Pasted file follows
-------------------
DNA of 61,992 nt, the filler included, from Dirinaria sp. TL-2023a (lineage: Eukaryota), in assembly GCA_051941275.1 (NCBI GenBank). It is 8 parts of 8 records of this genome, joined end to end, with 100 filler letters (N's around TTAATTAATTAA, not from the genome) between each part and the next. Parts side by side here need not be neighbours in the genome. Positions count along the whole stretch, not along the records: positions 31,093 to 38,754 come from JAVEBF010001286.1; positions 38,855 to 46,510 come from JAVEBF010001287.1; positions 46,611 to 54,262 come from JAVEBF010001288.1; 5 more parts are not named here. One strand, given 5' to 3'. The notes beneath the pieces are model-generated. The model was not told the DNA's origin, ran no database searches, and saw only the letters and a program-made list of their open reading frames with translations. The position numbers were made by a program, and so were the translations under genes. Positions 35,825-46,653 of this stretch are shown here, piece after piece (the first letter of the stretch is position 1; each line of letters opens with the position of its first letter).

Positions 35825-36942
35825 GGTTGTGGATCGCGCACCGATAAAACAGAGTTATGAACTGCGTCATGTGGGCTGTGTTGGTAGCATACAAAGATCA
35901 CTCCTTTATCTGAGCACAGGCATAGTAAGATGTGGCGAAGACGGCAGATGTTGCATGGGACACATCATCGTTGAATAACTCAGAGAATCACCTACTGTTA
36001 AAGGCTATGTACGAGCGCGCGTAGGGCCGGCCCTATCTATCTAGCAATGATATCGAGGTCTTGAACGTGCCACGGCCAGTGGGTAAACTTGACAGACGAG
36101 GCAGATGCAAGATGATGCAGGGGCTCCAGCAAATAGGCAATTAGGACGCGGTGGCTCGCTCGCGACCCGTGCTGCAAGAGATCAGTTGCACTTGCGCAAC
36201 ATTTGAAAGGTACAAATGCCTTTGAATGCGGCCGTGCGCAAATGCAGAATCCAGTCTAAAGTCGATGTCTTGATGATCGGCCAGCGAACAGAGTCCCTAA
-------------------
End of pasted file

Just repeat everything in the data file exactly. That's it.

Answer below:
DNA of 61,992 nt, the filler included, from Dirinaria sp. TL-2023a (lineage: Eukaryota), in assembly GCA_051941275.1 (NCBI GenBank). It is 8 parts of 8 records of this genome, joined end to end, with 100 filler letters (N's around TTAATTAATTAA, not from the genome) between each part and the next. Parts side by side here need not be neighbours in the genome. Positions count along the whole stretch, not along the records: positions 31,093 to 38,754 come from JAVEBF010001286.1; positions 38,855 to 46,510 come from JAVEBF010001287.1; positions 46,611 to 54,262 come from JAVEBF010001288.1; 5 more parts are not named here. One strand, given 5' to 3'. The notes beneath the pieces are model-generated. The model was not told the DNA's origin, ran no database searches, and saw only the letters and a program-made list of their open reading frames with translations. The position numbers were made by a program, and so were the translations under genes. Positions 35,825-46,653 of this stretch are shown here, piece after piece (the first letter of the stretch is position 1; each line of letters opens with the position of its first letter).

Positions 35825-36942
35825 GGTTGTGGATCGCGCACCGATAAAACAGAGTTATGAACTGCGTCATGTGGGCTGTGTTGGTAGCATACAAAGATCA
35901 CTCCTTTATCTGAGCACAGGCATAGTAAGATGTGGCGAAGACGGCAGATGTTGCATGGGACACATCATCGTTGAATAACTCAGAGAATCACCTACTGTTA
36001 AAGGCTATGTACGAGCGCGCGTAGGGCCGGCCCTATCTATCTAGCAATGATATCGAGGTCTTGAACGTGCCACGGCCAGTGGGTAAACTTGACAGACGAG
36101 GCAGATGCAAGATGATGCAGGGGCTCCAGCAAATAGGCAATTAGGACGCGGTGGCTCGCTCGCGACCCGTGCTGCAAGAGATCAGTTGCACTTGCGCAAC
36201 ATTTGAAAGGTACAAATGCCTTTGAATGCGGCCGTGCGCAAATGCAGAATCCAGTCTAAAGTCGATGTCTTGATGATCGGCCAGCGAACAGAGTCCCTAA